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Bud Light debuts bigger nutrition labels

Starting next month, packages of Bud Light will have prominent labels showing the beer’s ingredients and calories as well as the amount of fat, carbohydrates and protein in a serving. Bud Light is likely the first of many to make the move. The labels aren’t legally required, but major beer makers agreed in 2016 to voluntarily disclose nutrition facts on their products by 2020. | Photo by Jacquelyn Martin/AP

Nutrition labels are coming to the beer aisle.

Starting next month, packages of Bud Light will have prominent labels showing the beer’s ingredients, calories and the amount of fat, carbohydrates and protein in a serving.

The labels aren’t legally required, but major beer makers agreed to disclose ingredients and nutrition facts on their products by 2020.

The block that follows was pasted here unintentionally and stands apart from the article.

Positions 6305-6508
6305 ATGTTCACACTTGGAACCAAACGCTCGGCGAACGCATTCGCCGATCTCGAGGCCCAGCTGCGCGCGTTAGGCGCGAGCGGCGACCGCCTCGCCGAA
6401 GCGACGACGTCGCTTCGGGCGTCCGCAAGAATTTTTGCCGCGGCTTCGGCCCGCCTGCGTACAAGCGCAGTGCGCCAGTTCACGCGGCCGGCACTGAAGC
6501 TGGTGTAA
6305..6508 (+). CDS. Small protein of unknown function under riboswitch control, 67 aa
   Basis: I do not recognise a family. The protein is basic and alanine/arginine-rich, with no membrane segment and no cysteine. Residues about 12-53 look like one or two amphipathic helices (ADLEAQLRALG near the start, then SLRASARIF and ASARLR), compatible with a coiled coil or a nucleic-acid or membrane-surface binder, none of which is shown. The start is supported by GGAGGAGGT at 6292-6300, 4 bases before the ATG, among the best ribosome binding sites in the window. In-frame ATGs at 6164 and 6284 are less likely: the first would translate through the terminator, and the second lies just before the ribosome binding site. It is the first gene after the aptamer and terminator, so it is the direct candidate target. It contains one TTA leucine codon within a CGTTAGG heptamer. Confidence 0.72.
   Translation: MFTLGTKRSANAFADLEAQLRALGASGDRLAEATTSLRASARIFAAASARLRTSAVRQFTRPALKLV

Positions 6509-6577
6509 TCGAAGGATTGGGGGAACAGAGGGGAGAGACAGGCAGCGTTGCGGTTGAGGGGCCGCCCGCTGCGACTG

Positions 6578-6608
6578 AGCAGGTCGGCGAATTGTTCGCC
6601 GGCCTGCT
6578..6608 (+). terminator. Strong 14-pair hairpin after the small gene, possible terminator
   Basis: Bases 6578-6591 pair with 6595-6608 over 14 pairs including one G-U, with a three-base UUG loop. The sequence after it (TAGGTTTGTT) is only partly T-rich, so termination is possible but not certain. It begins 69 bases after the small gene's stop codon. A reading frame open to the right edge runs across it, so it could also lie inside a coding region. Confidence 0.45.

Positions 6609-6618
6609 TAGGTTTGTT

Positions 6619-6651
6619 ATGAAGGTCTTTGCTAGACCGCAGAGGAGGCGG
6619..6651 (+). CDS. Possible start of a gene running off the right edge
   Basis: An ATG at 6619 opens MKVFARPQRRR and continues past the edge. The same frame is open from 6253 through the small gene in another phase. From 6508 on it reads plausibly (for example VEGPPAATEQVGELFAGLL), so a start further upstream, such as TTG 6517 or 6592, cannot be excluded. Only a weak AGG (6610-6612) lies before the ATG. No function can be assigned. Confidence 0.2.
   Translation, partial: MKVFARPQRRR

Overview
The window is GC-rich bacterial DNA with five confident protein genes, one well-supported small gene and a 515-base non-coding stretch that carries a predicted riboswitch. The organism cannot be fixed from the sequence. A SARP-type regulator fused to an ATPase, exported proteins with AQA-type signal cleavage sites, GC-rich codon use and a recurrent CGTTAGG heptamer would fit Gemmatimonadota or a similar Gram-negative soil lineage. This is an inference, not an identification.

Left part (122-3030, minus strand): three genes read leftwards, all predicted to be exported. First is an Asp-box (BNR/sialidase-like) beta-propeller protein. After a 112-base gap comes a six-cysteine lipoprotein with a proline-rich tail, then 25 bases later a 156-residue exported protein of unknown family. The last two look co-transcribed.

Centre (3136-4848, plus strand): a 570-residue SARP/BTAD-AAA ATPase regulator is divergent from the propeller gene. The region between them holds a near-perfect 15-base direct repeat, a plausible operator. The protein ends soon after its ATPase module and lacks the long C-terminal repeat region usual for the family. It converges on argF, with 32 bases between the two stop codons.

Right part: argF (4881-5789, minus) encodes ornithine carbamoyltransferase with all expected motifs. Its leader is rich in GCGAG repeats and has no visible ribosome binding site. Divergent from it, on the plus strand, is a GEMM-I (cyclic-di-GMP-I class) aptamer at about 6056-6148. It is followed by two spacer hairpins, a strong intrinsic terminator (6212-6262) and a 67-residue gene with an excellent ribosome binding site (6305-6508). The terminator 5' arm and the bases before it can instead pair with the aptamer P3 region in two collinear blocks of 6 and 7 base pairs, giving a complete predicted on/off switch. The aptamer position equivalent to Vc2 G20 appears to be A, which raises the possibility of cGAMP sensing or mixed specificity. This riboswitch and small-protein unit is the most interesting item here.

Many brands, including Corona Light and Coors Light, already have nutrition information on bottles or packages. But it’s in small type and ingredients aren’t listed.

Bud Light went with a big, black-and-white label like the ones required by the government on packaged foods.

Whether the labels will make a difference in the choices consumers make is up for debate. At least one study suggests they won’t.